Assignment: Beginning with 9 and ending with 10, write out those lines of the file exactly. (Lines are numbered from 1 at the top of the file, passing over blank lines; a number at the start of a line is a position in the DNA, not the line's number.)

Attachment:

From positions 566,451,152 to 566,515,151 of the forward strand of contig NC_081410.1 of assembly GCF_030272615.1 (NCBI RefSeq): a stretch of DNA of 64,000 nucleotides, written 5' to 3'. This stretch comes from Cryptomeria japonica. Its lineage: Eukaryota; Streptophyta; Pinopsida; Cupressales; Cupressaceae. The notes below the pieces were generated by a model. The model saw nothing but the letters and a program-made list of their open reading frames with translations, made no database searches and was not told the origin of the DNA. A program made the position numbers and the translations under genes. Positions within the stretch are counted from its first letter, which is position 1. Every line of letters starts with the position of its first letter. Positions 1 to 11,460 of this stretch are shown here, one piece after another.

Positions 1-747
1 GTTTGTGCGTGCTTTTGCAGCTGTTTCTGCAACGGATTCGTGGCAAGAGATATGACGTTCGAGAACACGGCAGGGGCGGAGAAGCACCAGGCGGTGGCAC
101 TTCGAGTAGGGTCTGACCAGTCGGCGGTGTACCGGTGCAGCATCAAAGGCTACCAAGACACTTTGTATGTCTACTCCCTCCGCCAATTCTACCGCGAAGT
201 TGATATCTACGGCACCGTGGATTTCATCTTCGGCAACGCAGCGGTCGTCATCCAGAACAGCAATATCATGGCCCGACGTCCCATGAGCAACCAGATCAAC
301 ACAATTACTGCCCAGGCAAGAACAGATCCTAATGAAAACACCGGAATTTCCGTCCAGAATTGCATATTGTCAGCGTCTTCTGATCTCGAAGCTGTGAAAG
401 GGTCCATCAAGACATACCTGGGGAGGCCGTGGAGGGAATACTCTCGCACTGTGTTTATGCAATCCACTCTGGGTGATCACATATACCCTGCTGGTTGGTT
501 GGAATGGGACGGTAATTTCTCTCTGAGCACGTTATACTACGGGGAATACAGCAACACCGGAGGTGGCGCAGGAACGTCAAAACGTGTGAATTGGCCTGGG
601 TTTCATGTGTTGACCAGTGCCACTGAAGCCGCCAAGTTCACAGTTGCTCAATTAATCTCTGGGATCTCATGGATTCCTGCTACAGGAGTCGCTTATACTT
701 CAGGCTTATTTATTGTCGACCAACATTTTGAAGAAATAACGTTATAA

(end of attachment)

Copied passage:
601 TTTCATGTGTTGACCAGTGCCACTGAAGCCGCCAAGTTCACAGTTGCTCAATTAATCTCTGGGATCTCATGGATTCCTGCTACAGGAGTCGCTTATACTT
701 CAGGCTTATTTATTGTCGACCAACATTTTGAAGAAATAACGTTATAA